as it was the morning of the oil spill
(in July). At that time (yesterday
morning) tide was high and the
bamboo was hanging over the river
and it had oil.
"That is what make me realise
it was an oil spill. The smell was
She said since the July oil spill
residents often saw oil floating spo-
radically down the Guaracara River,
especially when rain fell.
"However," she said, "it was more
severe than the last time. Every time
the rain falls you would get oil com-
ing down the river for half day and
then it would clear up but today
(yesterday) the smell is bad."
Quashie-Dalrymple said if the
situation did not improve she did
not expect to have a good Christmas.
Sixth Street Extension resident,
Isaac Rampaul, 69, shared Quashie-
Dalrymple's view. He said he did
not know what to expect for Christ-
mas now that the oil spill had
He said in July residents were not
allowed to cook and now with
Christmas mere days away, he was
not sure what was going to happen.
Yesterday a pungent sulphur smell
was thick in the air when the T&T
Guardian visited Silk Cotton Street
and Bayshore, Marabella.
The river bank was caked with
fresh oil and the water, at various
points, was covered with thick oil,
accompanied by an nauseating
Petrotrin has confirmed it is
treating with a new oil leak that
has made its way into the
Last evening Gillian Friday,
Petrotrin corporate communica-
tions manager, in response to
queries from the T&T Guardian
said, via e-mail, Petrotrin officials
responded to "a small leak in its
heavy oil system at the Pointe-
a-Pierre refinery, stemming the
overflow and containing the rem-
nants that had escaped into the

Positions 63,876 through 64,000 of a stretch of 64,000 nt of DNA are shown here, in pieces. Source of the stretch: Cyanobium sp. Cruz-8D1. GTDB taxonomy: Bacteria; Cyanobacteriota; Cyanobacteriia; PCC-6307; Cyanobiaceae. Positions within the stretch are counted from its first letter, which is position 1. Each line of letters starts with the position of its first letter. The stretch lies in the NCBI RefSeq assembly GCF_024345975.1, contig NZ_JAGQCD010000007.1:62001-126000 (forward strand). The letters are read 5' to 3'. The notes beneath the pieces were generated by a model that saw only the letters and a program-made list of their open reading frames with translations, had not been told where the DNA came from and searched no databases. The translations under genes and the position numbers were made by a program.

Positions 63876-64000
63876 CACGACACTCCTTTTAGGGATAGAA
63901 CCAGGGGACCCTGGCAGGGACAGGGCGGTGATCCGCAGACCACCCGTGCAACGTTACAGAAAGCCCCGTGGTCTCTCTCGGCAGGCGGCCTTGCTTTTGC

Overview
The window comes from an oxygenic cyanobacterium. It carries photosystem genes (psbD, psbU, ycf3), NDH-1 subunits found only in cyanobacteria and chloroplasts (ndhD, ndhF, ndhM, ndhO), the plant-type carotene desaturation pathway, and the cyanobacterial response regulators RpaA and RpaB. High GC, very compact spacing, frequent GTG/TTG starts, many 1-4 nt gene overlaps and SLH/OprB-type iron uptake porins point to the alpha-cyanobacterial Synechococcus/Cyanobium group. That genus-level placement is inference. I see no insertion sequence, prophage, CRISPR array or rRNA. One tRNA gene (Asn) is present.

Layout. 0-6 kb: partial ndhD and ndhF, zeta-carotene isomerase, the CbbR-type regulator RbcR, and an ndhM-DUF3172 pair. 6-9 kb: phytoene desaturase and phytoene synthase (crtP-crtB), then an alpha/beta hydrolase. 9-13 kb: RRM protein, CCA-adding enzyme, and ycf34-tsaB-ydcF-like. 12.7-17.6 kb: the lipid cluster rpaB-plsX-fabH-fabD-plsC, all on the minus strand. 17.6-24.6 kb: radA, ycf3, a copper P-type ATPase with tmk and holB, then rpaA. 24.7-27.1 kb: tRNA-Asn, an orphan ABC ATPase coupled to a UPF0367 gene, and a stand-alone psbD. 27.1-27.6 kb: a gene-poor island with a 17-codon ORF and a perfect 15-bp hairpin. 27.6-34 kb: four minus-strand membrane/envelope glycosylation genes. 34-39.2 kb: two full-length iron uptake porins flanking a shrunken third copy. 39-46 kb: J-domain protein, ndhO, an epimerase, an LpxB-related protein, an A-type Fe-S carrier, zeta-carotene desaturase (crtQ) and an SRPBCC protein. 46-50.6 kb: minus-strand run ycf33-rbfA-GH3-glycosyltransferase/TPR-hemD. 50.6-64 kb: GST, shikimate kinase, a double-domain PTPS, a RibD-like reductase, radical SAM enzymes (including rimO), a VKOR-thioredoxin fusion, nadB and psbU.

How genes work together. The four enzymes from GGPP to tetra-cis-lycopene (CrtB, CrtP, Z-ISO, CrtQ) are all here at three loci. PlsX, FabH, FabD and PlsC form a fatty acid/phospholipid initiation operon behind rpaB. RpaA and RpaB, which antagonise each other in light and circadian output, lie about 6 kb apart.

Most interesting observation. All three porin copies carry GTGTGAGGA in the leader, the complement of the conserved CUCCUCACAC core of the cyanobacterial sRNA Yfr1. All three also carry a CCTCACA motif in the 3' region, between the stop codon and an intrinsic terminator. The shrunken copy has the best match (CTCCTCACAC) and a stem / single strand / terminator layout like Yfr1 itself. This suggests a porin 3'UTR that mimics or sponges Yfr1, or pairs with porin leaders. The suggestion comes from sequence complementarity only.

neighbouring Guaracara River."
Friday said on Sunday
"Petrotrin's first responders con-
tained the overflow within the
refinery and installed contain-
ment booms along the river."
She said vacuum trucks were
also mobilised for immediate
Friday assured that "no oil has
escaped into the sea."
She added that in exercising
caution "Petrotrin officials also
initiated air-quality monitoring
in the neighbouring Marabella
community. This monitoring is
Friday said Petrotrin had noted
recent reports relating to medical
issues alleged to have arisen from
the slop oil leak at Guaracara and
the corporate response to the spill
"included the provision of med-
ical services to a number of res-
idents of Marabella who accessed
the facilities made available and
follow-up care to persons where
this was required."
She said the company contin-
ued its programme of follow-up
medical screening which contin-
ued to be available to persons
with medical issues that may be
related to the July slop oil leak.
The Jolly Trolley winning num-
ber for yesterday was 111278. If
the number on the back of your
Saturday, Sunday or Monday s
paper was 111278 you have won
the prize of $13,500 in cash and
$8,500 in groceries.
You now have until 3 pm today
to come to the T&T Guardian,
22-24, St Vincent Street, Port-
of-Spain, with your copy of the
T&T Guardian (complete news-
paper) containing the winning
trolley at the back and a photo
Tune into Crime Watch on
CNC3 for today's Jolly Trolley draw.
If the trolley in the back of your
today's paper matches the number
drawn tonight, you win today's prize
of cash and grocery vouchers.
Jolly Trolley prize now worth $22,000
'Fed up' man hacks
Petrotrin: Overflow contained
New oil leak in Guaracara River
Sixth Street, Marabella, resident Isaac Rampaul, 69, points to a portion of the Guaracara River behind his
house where a thick layer of oil was seen flowing down the water course yesterday. PHOTO: RISHI RAGOONATH
In July over 5,000 barrels of
slop oil escaped from a tank at
the refinery and made its way
into the Guaracara River,
causing confusion for the
Petrotrin incurred significant
losses following that spill. The
Marabella spill came on the
heels of the December 17,
2013 spill in Marabella.